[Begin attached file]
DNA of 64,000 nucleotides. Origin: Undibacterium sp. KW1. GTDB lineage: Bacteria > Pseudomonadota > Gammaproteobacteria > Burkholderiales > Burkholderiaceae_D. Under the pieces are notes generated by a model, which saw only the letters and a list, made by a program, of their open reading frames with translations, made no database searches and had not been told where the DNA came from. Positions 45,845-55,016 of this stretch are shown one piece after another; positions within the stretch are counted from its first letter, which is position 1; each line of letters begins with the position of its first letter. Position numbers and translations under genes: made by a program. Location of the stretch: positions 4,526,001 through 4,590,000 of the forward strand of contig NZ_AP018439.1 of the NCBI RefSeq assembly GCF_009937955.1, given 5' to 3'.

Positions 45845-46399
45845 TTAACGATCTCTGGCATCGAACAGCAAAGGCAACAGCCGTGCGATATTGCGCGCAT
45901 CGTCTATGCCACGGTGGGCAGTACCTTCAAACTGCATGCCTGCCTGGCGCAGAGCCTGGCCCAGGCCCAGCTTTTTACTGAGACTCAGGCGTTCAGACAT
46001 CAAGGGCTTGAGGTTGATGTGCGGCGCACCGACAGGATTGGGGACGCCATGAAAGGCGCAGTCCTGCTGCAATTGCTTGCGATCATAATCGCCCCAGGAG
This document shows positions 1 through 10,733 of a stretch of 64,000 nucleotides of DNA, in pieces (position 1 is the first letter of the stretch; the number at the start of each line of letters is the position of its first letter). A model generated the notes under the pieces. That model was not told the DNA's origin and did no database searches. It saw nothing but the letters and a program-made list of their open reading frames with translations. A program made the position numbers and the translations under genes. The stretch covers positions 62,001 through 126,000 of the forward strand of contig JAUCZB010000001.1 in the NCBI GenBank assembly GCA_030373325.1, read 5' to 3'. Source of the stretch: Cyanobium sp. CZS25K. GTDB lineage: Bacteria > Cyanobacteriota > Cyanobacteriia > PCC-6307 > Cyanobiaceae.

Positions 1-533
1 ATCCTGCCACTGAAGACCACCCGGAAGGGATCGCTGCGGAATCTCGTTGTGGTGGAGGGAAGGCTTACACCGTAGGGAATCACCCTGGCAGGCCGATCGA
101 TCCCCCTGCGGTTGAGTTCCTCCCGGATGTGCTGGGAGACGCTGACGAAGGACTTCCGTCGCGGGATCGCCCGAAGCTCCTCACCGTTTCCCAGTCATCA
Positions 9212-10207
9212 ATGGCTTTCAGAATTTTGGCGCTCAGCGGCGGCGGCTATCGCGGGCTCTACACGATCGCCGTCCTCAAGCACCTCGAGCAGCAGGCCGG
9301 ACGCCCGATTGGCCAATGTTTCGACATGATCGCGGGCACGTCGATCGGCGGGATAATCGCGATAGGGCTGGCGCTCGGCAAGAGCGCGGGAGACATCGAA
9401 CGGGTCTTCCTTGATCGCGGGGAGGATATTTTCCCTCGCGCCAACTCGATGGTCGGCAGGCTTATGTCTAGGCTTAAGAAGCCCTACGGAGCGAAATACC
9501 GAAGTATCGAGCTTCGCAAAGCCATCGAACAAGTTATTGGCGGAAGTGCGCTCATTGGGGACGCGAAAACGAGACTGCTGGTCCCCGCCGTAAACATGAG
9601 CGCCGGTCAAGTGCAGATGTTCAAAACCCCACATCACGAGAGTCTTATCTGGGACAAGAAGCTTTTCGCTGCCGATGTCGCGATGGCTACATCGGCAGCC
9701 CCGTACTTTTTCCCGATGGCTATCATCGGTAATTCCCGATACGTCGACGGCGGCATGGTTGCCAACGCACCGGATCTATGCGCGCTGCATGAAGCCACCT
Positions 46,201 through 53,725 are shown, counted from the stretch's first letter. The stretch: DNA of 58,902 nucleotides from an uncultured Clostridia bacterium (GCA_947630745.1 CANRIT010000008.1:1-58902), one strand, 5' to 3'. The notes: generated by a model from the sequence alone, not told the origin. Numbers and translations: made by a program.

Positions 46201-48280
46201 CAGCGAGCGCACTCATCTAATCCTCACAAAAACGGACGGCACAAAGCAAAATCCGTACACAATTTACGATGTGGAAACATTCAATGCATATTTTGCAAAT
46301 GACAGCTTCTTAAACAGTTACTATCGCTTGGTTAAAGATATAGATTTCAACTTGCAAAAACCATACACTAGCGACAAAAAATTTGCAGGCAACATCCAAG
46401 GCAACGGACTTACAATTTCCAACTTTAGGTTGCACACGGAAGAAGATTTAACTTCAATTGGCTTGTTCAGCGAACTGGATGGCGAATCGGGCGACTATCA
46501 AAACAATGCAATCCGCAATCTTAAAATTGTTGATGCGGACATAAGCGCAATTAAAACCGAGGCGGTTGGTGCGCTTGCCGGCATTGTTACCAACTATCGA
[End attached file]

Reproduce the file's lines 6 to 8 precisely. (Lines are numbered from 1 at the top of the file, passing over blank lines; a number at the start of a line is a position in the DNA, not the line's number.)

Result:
This document shows positions 1 through 10,733 of a stretch of 64,000 nucleotides of DNA, in pieces (position 1 is the first letter of the stretch; the number at the start of each line of letters is the position of its first letter). A model generated the notes under the pieces. That model was not told the DNA's origin and did no database searches. It saw nothing but the letters and a program-made list of their open reading frames with translations. A program made the position numbers and the translations under genes. The stretch covers positions 62,001 through 126,000 of the forward strand of contig JAUCZB010000001.1 in the NCBI GenBank assembly GCA_030373325.1, read 5' to 3'. Source of the stretch: Cyanobium sp. CZS25K. GTDB lineage: Bacteria > Cyanobacteriota > Cyanobacteriia > PCC-6307 > Cyanobiaceae.

Positions 1-533
1 ATCCTGCCACTGAAGACCACCCGGAAGGGATCGCTGCGGAATCTCGTTGTGGTGGAGGGAAGGCTTACACCGTAGGGAATCACCCTGGCAGGCCGATCGA